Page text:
Thursday, January 22, 2009

The Chinese New Year

January 26th begins the year of the ox. A great opportunity to talk about a citrus fruit favored during this festival: kumquats.

The tiny green leaves of the kumquat symbolize wealth. The shape of the kumquat is a Chinese symbol of unity and perfection. The fruit is eaten at New Years for good fortune, prosperity and happiness.

To welcome the new year, which is a 15 day celebration, the Chinese love to decorate and use an abundance of flowers and fruit.

Flowers from fruit trees are seen as a sign of bounty, which indeed it is. Avocados, mangos, kumquats and other trees baring fruit, flower before the fruit appears. Generally speaking the more flowers the fruit tree has, the more fruit it bears.

A favorite way to decorate for the Chinese New Year is to put out a bowl of kumquats with flowers.

If you look at kumquats and see a tiny orange, they'll seem like a lot of trouble to eat. But unlike oranges, kumquats' sweet skin can be eaten and provide a combination of pleasing textures to go with the somewhat tart taste inside.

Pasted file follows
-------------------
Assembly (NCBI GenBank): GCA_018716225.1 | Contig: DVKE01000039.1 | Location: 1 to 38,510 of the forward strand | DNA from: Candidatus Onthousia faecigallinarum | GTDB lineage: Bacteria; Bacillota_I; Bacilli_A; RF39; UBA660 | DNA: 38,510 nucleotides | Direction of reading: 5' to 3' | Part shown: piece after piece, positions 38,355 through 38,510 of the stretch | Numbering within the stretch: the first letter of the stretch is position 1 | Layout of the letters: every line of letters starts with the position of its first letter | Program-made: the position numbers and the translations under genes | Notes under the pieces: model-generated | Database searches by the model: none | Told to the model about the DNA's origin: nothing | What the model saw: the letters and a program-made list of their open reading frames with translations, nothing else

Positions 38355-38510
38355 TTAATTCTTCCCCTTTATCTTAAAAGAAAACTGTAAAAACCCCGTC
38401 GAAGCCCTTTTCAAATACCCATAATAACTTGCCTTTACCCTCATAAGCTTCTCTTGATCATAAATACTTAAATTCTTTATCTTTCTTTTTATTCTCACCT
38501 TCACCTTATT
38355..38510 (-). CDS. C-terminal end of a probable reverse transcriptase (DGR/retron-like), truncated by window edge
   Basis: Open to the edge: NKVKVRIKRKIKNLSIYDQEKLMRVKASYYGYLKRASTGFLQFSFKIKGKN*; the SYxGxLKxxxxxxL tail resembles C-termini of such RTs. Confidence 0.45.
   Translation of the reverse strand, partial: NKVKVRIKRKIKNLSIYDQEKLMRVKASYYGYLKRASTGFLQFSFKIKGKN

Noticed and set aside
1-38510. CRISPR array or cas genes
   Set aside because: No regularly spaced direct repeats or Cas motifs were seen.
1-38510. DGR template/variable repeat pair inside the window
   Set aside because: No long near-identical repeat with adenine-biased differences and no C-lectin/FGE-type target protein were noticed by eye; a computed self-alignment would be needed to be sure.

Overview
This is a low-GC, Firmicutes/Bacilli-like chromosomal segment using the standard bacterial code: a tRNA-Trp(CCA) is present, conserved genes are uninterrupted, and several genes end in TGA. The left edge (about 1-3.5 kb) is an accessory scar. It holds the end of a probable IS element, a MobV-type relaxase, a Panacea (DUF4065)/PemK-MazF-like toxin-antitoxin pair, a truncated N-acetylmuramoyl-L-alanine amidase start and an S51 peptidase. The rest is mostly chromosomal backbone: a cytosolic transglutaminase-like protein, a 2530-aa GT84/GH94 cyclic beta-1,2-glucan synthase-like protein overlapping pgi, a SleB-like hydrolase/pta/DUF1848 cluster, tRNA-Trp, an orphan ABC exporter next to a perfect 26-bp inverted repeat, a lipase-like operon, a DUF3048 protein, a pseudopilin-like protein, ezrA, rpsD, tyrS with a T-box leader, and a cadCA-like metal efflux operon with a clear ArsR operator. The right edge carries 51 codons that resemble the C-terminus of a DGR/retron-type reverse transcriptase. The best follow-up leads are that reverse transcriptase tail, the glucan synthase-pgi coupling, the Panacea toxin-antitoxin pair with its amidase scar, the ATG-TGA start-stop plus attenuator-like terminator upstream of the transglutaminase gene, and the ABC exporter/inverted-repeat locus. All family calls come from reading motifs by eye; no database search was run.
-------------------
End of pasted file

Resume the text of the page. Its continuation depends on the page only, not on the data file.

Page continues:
Growing up, my bus stop in Miami had a kumquat tree shading our wait, I loved just picking and munching on them. Nowadays I slice ripe kumquats into salads or use as a garnish. Kumquats preserves and marmalades are fantastic and preferred over orange marmalade.

Enjoy this mid-winter citrus treat. Here's an easy recipe that takes salsa to the far east.


12 kumquats, thinly sliced
12 cherry tomatoes, equally thinly sliced
2 pieces of crushed garlic
2 pieces of shallots, thinly sliced
the juice of 2 limes
1 teaspoon coriander
3 tablespoons rice vinegar
1 tablespoon olive oil
1 teaspoon sugar
salt, pepper to taste

Mix all ingredients together, refrigerate for at least 2 hours. Serve on top of seafood or with chips.

And if you can't get enough of kumquats, go to Dade City Florida for the Annual Kumquat festival. Along with the recipe contest and the beauty pageant there's a decorating contest. I can't wait to see the winner in that category.

1 comment:

jollycoconut said...

Where in Miami-Dade county is the festival?